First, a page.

Fuse Panels: Should they all be replaced?

By Tom Wurzer, P.E., Warren Engineering

Fuse panels are no longer used in new homes. Fewer and fewer people are familiar with them. As a result, when most people see a fuse panel they immediately think, “That is unsafe and will need to be replaced right-away”. 

Most electricians agree that fuses are actually more "fail-safe" than circuit breakers in terms of “blowing” or ”tripping” when they are supposed to, in order to protect the circuit. The problem is that people do not put the correctly sized fuses in the panel (the circuits are “over-fused”), and that creates a safety hazard. If the fuse installed can handle more current than the connected wiring, the wiring could overheat in an overload condition and potentially lead to a fire. 

Circuits usually become “over-fused” when a fuse keeps blowing. Occupants figure out that if they put in a higher-amperage fuse, it will not blow as much. Unfortunately, this is not the right way to handle the problem. Usually the circuit needs to be split into multiple circuits, in order to reduce the electrical load on the fuse.

 Fuse panels come in all different sizes and shapes. However, most of the residential panels are typically small and do not accommodate enough fused circuits for the modern needs of homes. As circuits get added, more space is needed. As a result, most fuse panels are surrounded by additional fuse panels or small circuit breaker panels referred to as sub-panels.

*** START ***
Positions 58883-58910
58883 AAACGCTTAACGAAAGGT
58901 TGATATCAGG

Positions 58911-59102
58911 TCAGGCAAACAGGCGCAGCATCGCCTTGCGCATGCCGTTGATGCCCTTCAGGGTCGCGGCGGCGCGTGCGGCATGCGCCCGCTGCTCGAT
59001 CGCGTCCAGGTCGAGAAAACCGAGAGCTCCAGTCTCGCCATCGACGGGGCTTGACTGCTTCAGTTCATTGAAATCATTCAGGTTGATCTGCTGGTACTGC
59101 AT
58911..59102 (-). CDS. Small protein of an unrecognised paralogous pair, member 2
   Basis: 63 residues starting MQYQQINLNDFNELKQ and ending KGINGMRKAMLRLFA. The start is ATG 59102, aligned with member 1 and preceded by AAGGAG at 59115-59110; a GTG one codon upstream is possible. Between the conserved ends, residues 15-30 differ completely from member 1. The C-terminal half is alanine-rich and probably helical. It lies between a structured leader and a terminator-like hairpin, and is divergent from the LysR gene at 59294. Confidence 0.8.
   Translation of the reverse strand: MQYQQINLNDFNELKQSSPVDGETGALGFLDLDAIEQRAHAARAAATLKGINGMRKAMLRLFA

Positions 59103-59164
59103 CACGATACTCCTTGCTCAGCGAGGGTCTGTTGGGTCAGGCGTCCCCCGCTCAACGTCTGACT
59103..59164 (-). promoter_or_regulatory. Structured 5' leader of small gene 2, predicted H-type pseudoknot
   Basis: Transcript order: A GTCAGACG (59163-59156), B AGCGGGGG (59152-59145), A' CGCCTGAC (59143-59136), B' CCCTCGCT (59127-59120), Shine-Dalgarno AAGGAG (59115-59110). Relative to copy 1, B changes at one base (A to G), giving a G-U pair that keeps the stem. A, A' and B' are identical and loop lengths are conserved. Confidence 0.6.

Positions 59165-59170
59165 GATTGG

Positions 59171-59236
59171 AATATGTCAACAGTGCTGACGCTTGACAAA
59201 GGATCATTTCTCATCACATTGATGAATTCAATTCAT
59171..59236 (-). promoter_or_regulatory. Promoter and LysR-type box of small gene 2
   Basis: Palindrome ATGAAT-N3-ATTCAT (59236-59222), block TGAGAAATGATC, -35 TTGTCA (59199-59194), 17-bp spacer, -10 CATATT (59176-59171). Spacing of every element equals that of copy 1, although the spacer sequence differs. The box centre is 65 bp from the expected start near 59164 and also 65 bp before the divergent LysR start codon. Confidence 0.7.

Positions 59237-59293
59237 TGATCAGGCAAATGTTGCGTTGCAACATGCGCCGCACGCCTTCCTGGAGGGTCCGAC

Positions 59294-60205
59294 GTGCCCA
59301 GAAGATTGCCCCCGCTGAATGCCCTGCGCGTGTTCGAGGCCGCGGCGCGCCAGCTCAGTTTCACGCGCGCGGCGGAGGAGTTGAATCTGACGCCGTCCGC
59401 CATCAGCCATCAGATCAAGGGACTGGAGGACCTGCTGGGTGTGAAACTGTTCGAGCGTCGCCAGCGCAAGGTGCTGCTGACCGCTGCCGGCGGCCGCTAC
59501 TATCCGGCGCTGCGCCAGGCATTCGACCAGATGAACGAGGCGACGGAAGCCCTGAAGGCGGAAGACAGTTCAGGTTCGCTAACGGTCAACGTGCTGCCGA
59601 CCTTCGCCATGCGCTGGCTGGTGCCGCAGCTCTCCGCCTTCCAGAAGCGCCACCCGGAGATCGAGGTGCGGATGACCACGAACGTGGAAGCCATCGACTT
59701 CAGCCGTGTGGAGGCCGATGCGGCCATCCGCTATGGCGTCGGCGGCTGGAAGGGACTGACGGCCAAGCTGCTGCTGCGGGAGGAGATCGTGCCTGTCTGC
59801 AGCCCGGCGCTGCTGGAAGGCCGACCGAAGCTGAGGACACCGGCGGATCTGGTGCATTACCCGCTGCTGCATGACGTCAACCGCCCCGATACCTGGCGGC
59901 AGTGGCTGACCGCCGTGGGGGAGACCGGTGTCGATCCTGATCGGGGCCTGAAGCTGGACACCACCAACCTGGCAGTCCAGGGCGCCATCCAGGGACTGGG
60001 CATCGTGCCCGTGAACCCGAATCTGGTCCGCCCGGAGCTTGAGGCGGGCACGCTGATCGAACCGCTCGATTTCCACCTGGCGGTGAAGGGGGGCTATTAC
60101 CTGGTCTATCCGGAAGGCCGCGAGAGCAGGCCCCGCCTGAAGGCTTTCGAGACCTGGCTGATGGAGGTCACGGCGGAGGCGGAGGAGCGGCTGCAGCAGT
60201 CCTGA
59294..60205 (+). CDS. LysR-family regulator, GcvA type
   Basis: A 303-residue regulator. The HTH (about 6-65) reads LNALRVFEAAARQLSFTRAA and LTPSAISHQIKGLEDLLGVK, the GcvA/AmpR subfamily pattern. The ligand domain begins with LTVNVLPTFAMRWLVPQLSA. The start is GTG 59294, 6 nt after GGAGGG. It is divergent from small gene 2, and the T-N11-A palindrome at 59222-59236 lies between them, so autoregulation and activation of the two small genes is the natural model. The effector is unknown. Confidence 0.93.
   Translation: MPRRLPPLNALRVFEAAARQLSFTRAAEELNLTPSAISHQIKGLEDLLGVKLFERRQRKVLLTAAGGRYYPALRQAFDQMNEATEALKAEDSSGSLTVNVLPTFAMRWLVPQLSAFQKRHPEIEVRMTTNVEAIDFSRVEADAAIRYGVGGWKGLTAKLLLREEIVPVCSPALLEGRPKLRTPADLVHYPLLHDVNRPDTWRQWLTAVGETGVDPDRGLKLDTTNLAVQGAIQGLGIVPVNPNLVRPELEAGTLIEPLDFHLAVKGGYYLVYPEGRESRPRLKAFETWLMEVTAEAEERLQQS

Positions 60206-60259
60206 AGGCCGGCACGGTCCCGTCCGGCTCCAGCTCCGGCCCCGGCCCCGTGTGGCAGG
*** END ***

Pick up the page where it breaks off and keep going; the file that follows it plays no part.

When inspecting fuse panels, we remove the covers and check that the wire sizes match the fuse sizes (i.e. 14 gauge wires have 15 amp fuses, 12 gauge have 20 amp, 10 gauge have 30 amp, etc.). It is a common occurrence is to find several green screw-in fuses (30 amp) connected to relatively small wires. If you see a lot of green fuses when first looking at a fuse panel, there is a good chance that several of the circuits are “over-fused”, creating a potentially unsafe condition.

Although fuse panels can be used safely if properly sized fuses are installed, most electricians will recommend upgrading the panels to a modern circuit breaker panel if any electrical work is undertaken in the home. Unless the panel is an unusually large fuse panel that accommodates many circuits, most people should budget to replace their fuse panels to allow room for more circuits. Prior to replacement, owners should at least ensure that the properly sized fuses are installed, for safety.